Insights

Built (Doug) Ford Tough

Posted by
Kevin Macintosh
Insights

Built (Doug) Ford Tough

Écrit par
Kevin Macintosh

June 7 came and went. The sun came up the morning of June 8, and the sky didn’t fall (as my father-in-law reminded—and he isn’t a PC supporter). Welcome to ‘Ford World’ as a colleague recently coined it.

But whether it’s Ford World, A New World, Your World, or Our World, Ontarians quite convincingly drew an end to 15 years of Liberal rule.

And what a week!  But maybe not the sort of week critics had been predicting? A few days after what can only be described as a ‘tremendously’ (sorry, I have to steal an oft-used presidential superlative) bad first visit to Canada by Donald Trump, Premier-Elect Ford wasted no time getting a head start on his new job.

In the face of Trump’s feeling that he was simply slighted—or worse stabbed in the back by his (former?) friend Justin Trudeau—after the PM  intimated that ‘Canada won’t be pushed around’ when it comes to protecting Canadian jobs and one of the biggest trade relationships in the world, talks on NAFTA 2.0 quickly took a turn for the worse. Fire and fury followed, with the President vowing that Trudeau’s `disrespect’ (I think he was suggesting?) will “cost Canadians a lot of money.”

Now rewind to the start of the Ontario election campaign: ‘Doug Ford is our Donald Trump’.  Remember that one? ‘Ford has no experience to be Premier’. The fear and loathing were real, and it didn’t let up. And I suspect it won’t for some time to come.

But the facts are the facts. Trump’s threat to attack Canada’s auto industry is fighting words to anyone who knows anything about Canada-U.S. trade. Indeed the original Canada-U.S Auto Pact was a precursor to the 1988 Canada-U.S. Free Trade Agreement…which of course, led to NAFTA a few years later.

Yes, there are those who will surely say Doug Ford isn’t ready to be Premier. But after week one, it’s safe to say that he’s at least ready to fight for Ontarians in the face of a stiff upper-cut from Trump. Tariffs in the range of 25% on automobiles would all but turn the lights out on the domestic industry. And ironically, it would put thousands of Americans out of work in the very states Trump rode to victory—the Michigans, Ohios, and Wisconsins. Ontario would plunge into recession.

But shoulder-to-shoulder they are: Ford, Trudeau, former PM Harper, Quebec Premier Couillard, former PM Brian Mulroney (the architect of the original FTA), other Premiers, MPs, MPPs of all political stripes; and the list goes on. All standing up for Canada in the face of this threat.

It is early days in Ford World. But for now, the non-partisan response is to give credit where credit is due.

Kevin Macintosh is a former political staffer who served through parts of Brian Mulroney, Kim Campbell, Mike Harris and Stephen Harper eras.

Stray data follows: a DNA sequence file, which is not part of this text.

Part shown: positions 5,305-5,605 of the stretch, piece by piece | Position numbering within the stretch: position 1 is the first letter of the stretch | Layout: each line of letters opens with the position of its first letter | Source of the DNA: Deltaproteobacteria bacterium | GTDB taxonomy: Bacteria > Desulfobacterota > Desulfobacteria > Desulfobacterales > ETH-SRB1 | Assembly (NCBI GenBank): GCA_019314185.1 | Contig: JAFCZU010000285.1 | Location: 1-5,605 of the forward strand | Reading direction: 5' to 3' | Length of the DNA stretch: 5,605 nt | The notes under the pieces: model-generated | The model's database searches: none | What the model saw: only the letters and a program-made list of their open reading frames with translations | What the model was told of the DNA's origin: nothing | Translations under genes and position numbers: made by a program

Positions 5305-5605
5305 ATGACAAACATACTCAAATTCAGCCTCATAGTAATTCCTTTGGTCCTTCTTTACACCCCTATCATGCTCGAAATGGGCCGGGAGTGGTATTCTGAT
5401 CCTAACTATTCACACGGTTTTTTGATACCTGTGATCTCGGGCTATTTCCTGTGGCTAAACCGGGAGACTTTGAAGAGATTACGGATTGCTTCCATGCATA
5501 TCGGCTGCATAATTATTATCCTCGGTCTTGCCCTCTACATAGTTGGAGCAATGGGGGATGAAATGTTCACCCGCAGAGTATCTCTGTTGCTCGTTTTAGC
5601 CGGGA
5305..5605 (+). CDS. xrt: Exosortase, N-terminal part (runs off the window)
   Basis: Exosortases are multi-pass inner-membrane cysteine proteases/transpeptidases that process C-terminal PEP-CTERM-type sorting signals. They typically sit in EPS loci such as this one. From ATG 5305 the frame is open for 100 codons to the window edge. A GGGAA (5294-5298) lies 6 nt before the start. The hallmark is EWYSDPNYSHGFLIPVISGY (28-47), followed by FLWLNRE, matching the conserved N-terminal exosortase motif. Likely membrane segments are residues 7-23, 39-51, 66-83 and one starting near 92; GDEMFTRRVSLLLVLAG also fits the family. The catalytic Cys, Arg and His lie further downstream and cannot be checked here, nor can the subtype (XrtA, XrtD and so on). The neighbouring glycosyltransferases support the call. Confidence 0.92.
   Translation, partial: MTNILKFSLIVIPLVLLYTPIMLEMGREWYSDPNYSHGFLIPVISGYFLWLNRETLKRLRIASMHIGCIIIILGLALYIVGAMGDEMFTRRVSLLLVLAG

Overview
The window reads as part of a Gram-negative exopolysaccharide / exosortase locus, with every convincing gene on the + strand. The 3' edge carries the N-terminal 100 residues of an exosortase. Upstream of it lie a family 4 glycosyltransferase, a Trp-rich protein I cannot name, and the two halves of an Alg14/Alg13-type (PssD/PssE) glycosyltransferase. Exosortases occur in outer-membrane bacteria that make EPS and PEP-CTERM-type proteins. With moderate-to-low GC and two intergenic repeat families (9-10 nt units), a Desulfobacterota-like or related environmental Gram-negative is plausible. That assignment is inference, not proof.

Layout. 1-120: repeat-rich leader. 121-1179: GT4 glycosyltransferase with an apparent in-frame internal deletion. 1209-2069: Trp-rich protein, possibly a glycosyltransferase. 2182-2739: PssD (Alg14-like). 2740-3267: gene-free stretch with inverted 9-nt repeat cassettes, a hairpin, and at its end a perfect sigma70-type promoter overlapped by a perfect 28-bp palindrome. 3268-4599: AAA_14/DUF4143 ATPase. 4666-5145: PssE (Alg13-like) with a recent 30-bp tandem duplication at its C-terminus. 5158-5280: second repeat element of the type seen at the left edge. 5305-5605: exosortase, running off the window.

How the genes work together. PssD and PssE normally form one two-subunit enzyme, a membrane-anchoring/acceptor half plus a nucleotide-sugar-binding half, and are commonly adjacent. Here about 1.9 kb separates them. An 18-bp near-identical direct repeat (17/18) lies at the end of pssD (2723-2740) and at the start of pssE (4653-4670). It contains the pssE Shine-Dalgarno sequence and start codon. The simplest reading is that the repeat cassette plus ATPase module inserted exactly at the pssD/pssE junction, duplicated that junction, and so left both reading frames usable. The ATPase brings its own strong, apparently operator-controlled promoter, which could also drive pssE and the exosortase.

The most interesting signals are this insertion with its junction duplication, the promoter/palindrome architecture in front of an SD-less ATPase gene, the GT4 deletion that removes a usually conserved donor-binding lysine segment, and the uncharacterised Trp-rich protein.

June 7 came and went. The sun came up the morning of June 8, and the sky didn’t fall (as my father-in-law reminded—and he isn’t a PC supporter). Welcome to ‘Ford World’ as a colleague recently coined it.

But whether it’s Ford World, A New World, Your World, or Our World, Ontarians quite convincingly drew an end to 15 years of Liberal rule.

And what a week!  But maybe not the sort of week critics had been predicting? A few days after what can only be described as a ‘tremendously’ (sorry, I have to steal an oft-used presidential superlative) bad first visit to Canada by Donald Trump, Premier-Elect Ford wasted no time getting a head start on his new job.

In the face of Trump’s feeling that he was simply slighted—or worse stabbed in the back by his (former?) friend Justin Trudeau—after the PM  intimated that ‘Canada won’t be pushed around’ when it comes to protecting Canadian jobs and one of the biggest trade relationships in the world, talks on NAFTA 2.0 quickly took a turn for the worse. Fire and fury followed, with the President vowing that Trudeau’s `disrespect’ (I think he was suggesting?) will “cost Canadians a lot of money.”

Now rewind to the start of the Ontario election campaign: ‘Doug Ford is our Donald Trump’.  Remember that one? ‘Ford has no experience to be Premier’. The fear and loathing were real, and it didn’t let up. And I suspect it won’t for some time to come.

But the facts are the facts. Trump’s threat to attack Canada’s auto industry is fighting words to anyone who knows anything about Canada-U.S. trade. Indeed the original Canada-U.S Auto Pact was a precursor to the 1988 Canada-U.S. Free Trade Agreement…which of course, led to NAFTA a few years later.

Yes, there are those who will surely say Doug Ford isn’t ready to be Premier. But after week one, it’s safe to say that he’s at least ready to fight for Ontarians in the face of a stiff upper-cut from Trump. Tariffs in the range of 25% on automobiles would all but turn the lights out on the domestic industry. And ironically, it would put thousands of Americans out of work in the very states Trump rode to victory—the Michigans, Ohios, and Wisconsins. Ontario would plunge into recession.

But shoulder-to-shoulder they are: Ford, Trudeau, former PM Harper, Quebec Premier Couillard, former PM Brian Mulroney (the architect of the original FTA), other Premiers, MPs, MPPs of all political stripes; and the list goes on. All standing up for Canada in the face of this threat.

It is early days in Ford World. But for now, the non-partisan response is to give credit where credit is due.

Kevin Macintosh is a former political staffer who served through parts of Brian Mulroney, Kim Campbell, Mike Harris and Stephen Harper eras.

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